Nobody enjoys having difficult conversations.

Yet, despite the uncomfortable nature of these discussions, they are an inevitable part of the job for team leaders.

Negative feedback, workplace conflict, performance, addressing sensitive subjects, discussing personal issues – all of these are subjects you have to talk about and resolve at some point.

If you refrain from engaging in these difficult conversations, problems can fester within your team. These problems can cause everything from strained relationships between employees to negatively affecting productivity.

As part of your leadership development training, you need to have difficult conversations with your team. The following reasons will explain why.

Clear up misunderstandings

Even if you emphasise clear and open communication, misunderstandings will still crop up. For example, this could result in you having a certain viewpoint of a situation while an employee understands events differently.

Rather than believing the employee is the problem, be open-minded when approaching the subject. Take into account both sides of the story. By having a quick chat, you may discover that problem was just a misunderstanding.

Having Difficult Conversations With Your Team

A clear path to move forward

Problems can arise which are difficult to ignore. They can distort your view and get in the way of progress. This is usually the same for the rest of your team. Rather than letting these problems linger like a bad smell, it’s best to deal with them straight away so your business can move forward.

Engaging in honest and open discussions can better understand these problems and know which changes must be made. For instance, you might realise a particular process isn’t functioning correctly or that a staff member requires additional training.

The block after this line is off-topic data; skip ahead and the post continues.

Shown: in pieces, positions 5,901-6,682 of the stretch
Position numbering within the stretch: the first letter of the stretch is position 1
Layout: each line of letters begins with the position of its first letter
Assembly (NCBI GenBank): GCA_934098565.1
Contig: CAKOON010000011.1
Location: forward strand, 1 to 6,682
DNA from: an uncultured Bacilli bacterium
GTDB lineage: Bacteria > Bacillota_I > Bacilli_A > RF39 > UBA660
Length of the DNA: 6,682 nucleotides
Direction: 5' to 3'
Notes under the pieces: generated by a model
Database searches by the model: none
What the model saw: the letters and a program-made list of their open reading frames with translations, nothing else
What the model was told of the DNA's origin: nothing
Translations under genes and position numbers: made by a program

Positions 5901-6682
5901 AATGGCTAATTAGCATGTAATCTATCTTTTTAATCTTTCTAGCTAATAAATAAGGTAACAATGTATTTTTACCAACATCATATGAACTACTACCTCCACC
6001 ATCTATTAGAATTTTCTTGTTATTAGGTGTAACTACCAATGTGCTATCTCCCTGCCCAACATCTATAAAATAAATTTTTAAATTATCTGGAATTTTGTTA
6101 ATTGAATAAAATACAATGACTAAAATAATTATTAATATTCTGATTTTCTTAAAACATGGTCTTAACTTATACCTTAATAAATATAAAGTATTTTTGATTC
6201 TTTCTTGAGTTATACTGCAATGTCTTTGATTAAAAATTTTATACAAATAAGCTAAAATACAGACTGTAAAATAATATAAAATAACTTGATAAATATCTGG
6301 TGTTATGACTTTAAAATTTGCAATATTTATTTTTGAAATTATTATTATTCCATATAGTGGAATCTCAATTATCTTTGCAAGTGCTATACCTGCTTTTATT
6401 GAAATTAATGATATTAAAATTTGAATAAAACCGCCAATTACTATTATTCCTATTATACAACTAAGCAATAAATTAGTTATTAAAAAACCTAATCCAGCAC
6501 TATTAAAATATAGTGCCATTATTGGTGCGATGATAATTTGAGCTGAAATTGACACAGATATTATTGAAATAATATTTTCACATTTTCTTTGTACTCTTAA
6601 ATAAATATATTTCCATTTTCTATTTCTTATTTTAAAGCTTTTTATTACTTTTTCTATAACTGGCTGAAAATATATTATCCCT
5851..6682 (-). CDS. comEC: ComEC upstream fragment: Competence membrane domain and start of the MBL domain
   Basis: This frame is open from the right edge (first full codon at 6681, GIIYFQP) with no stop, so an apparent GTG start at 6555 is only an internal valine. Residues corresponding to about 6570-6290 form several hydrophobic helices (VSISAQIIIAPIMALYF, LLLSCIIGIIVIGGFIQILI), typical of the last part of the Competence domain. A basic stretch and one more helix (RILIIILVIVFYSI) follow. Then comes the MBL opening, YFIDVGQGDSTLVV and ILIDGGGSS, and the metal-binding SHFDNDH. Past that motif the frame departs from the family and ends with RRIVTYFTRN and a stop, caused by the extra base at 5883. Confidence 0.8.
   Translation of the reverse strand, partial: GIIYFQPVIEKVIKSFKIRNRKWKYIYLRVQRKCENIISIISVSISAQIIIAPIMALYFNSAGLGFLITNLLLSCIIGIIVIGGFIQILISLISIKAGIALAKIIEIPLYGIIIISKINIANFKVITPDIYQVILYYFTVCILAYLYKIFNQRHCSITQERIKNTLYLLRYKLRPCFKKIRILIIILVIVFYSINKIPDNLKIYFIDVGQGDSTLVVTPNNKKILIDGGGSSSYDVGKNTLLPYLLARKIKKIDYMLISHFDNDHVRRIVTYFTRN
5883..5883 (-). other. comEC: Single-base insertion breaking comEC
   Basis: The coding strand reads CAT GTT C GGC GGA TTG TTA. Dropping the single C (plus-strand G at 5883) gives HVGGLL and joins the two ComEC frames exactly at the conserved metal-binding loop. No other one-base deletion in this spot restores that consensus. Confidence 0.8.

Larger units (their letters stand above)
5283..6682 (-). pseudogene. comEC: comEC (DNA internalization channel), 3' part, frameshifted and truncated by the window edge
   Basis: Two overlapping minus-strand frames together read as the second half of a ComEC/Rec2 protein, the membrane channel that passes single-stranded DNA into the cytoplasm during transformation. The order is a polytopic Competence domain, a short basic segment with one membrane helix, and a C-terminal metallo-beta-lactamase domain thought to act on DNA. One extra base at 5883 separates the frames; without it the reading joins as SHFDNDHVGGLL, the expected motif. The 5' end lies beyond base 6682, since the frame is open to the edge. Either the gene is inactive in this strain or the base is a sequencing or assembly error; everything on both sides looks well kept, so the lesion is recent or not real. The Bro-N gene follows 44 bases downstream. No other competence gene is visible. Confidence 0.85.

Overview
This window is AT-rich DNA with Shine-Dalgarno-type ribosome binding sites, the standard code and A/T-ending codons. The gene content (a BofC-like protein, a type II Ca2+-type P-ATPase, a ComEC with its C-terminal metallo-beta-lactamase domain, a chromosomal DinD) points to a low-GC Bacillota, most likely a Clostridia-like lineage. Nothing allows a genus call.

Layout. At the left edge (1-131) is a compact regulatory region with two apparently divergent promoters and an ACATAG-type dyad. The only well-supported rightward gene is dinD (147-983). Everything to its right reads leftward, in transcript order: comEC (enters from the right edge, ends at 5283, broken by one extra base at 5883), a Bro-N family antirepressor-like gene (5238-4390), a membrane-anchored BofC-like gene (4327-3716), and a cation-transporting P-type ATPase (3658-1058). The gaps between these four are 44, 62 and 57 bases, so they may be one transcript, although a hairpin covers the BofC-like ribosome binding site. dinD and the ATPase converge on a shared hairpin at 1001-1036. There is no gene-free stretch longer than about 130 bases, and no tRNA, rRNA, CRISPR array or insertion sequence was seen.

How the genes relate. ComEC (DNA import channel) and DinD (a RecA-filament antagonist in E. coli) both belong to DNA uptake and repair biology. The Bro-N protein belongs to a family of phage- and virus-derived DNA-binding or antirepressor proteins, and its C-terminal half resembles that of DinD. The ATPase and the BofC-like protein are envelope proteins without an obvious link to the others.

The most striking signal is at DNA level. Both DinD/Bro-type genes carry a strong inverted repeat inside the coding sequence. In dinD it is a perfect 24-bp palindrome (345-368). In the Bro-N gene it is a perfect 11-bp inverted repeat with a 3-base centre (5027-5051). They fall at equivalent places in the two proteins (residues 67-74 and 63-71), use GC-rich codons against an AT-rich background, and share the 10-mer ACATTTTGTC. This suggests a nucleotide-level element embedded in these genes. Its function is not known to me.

Your business is secure

This isn’t just in the case your employees are more productive and happier, either.

Ultimately, serious issues can arise that can end up as an employment tribunal. Now, if the choice is either an employment tribunal or a difficult conversation, the latter will win every time.

Resolving grievances as soon as they arise helps to stop them from escalating. However, if your approach to dealing with the problem doesn’t work and you end up in an employment tribunal, it could still protect your business. Showing you tried to resolve conflicts with procedural attempts will be favourable for your defence against claimants.

Your leadership skills develop

Each employee at your company offers the opportunity to develop your leadership style further. Not only does attempting to resolve staff problems build up your bravery in tackling complex situations, but it also improves various other management-related skills.

Ultimately, overcoming challenges is an essential element in refining your leadership approach. These difficult conversations allow you to craft conflict resolution, strategising, listening, and negotiation skills.

It’s also not only about your own self-development. These conversations can also boost your employees, letting them alter their behaviours and mindset for the better, as they’ll be able to develop how they take criticism and more.

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